Palestine: Fatah, Hamas, Israel and the West

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In the last weeks of 2006 Palestinian Authority (PA) chairman Mahmoud Abbas and his Fatah faction finally launched their much anticipated attempted coup against the democratically elected Palestinian cabinet headed by the Islamic organisation Hamas and prime minister Ismail Haniyeh.

This followed days of deliberately engineered interfactional violence.

Karma Nablusi, a former leading Fatah activist, has incisively attacked her former party on the authoritative Palestinian website, Electronic Intifada, for allowing themselves to become a Western puppet.

"Fatah were told they were still in power, and told by the 'international community' they had to play this role... What we are witnessing today is the horrific and inevitable outcome of a process of deliberate coercion, designed to force an occupied people to surrender their elected representatives. That this coercion is being carried out by the iron fist of military occupier Israel - which is withholding vital Palestinian taxes - and its neocon backers, the US administration, is to be expected - and to be resisted."

This is not to dismiss the Fatah rank and file. On the contrary, for all the failings of the current leadership, we should not forget that Fatah began life as an armed resistance movement in the refugee camps. They called their campaign "The Return". The Naqba, the "Catastrophe" of the expulsion, would be avenged - the refugees would return home. It may have dropped this demand for the moment but the vast majority of its supporters will never forget it.

Indeed there is a sound argument that Hamas should form a unity government with Fatah, but it cannot as long as Abbas insists on trying to impose the US/Israeli condition that Hamas recognise Israel. This is the key issue and it has been deliberately and cynically skewed when reported in the Western media.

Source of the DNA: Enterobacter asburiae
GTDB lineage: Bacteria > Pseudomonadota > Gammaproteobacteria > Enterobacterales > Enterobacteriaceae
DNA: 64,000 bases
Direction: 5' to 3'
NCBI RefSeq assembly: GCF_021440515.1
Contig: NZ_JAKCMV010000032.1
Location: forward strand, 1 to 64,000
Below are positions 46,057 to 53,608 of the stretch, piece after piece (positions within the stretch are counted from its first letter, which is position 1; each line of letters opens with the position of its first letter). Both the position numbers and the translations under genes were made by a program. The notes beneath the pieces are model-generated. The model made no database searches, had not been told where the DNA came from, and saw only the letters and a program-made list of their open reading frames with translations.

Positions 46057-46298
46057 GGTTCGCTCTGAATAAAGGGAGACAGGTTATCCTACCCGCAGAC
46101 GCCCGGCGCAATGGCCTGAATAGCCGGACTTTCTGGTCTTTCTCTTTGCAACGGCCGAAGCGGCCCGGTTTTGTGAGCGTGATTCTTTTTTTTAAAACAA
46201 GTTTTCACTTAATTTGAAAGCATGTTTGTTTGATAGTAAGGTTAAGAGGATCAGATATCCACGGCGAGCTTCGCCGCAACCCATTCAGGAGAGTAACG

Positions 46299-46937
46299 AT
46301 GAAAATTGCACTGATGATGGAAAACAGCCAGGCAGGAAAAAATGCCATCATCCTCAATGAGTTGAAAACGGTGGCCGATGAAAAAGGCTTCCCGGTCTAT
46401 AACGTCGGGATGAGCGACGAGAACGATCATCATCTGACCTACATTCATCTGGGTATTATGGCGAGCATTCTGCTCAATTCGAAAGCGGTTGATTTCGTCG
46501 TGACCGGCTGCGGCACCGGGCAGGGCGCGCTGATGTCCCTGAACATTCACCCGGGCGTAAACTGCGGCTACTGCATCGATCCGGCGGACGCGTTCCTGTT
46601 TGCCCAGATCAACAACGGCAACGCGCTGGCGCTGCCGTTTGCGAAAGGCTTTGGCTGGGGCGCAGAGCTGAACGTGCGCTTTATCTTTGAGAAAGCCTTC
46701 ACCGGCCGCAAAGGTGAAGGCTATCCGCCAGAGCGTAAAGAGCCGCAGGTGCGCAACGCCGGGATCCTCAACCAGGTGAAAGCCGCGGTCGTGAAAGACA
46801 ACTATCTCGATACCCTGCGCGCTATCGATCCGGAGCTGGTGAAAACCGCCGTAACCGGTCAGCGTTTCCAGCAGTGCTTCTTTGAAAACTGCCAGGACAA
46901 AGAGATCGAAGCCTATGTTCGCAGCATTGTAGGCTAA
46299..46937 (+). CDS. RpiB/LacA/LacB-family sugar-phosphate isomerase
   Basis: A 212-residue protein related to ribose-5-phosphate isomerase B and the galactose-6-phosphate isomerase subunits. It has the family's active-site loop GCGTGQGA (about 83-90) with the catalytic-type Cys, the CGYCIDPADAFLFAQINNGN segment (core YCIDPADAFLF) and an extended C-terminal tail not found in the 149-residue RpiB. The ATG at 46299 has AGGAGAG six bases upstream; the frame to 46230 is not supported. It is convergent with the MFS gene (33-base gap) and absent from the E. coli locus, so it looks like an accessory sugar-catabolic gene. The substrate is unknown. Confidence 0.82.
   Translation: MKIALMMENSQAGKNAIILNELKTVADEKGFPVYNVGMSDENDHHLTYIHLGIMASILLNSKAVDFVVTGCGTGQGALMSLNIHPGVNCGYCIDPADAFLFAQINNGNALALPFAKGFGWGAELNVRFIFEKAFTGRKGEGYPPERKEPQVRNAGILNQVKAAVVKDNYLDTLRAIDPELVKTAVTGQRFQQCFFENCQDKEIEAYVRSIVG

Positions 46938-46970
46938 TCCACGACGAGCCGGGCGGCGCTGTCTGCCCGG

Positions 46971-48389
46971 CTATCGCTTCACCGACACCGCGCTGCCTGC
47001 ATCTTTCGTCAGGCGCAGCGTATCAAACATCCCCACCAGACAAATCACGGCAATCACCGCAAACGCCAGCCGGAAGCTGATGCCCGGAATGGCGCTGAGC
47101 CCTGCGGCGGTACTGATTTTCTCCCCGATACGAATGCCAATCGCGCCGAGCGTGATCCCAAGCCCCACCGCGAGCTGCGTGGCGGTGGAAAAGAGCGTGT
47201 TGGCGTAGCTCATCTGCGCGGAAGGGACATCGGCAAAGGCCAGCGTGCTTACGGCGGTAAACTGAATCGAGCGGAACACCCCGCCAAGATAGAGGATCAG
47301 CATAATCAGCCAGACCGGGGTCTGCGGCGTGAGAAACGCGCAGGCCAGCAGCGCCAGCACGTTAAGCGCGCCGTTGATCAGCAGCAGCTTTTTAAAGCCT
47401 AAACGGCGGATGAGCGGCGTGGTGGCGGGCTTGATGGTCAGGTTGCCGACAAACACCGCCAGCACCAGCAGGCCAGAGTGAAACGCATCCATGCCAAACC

When Hamas was elected one year ago it offered Israel a long term truce in return for comprehensive negotiations. If the West was serious about peace and democracy in the Middle East it would have forced Israel to accept this offer.

The excellent statement from Khalid Mishal, the Hamas leader, exiled in Syria, issued at the time of the Hamas election victory is essential reading, (Guardian online, 31 January 2006), and makes clear just how serious Hamas were about negotiations. It is also interesting that the Jewish Chronicle at the time reported that the "Israeli public seems more flexible than its leaders... 48 to 43 percent are in favour of talking to Hamas".

There are many precedents from resolving the other hangovers of British colonialism, not least in South Africa and Ireland. Of course, the ANC's nationalist leader, Nelson Mandela, did not recognise the apartheid regime as a condition for negotiations. And even as leaders of the Irish Republican movement prepare for the bizarre power-sharing experiment with Protestant extremist Ian Paisley in Northern Ireland, they have not had to recognise the British occupation of the six-county statelet.

And it is an open secret that Israel has been negotiating about terms of a wider peace with Qatar and Saudi Arabia, even though neither of the these Arab states recognise Israel.

Hamas are entirely justified in refusing to recognise Israel. Fatah and former Palestine Liberation Organisation (PLO) leader Yasser Arafat's decision to recognise Israel in return for the 1993 Oslo peace talks created havoc in the Palestinian movement.

Thomas Friedman, of the New York Times, described Arafat's letter to Israeli premier Yitshak Rabin recognising Israel as "not simply a statement of recognition. It is a letter of surrender, a typewritten white flag in which the PLO chairman renounced every political position on Israel he has held since the PLO's foundation in 1964."

In the period between Oslo and the start of the second intifada in 2000 the number of Jewish settlers in the occupied West Bank had actually doubled to over 400,000. The West Bank and Gaza Strip were supposed to form the basis of a Palestinian state.

But the most catastrophic result of Oslo was the way it allowed US president Bill Clinton to undermine the principle of the Palestinian refugees right of return. Clinton reversed longstanding US support for UN Resolution 194 which affirms the right of Palestinian refugees to return to their homes. The Clinton administration's argument at the UN in 1993 was that, following Oslo, past resolutions were "obsolete and anachronistic". It claimed the Israelis and Palestinians would settle the question through direct negotiations, despite Israel's insistence that the refugees would never be allowed to return home.

This is the acid test for any serious peace process. The potentially explosive row about "recognition" conceals the West's refusal to stand up to Israel over it.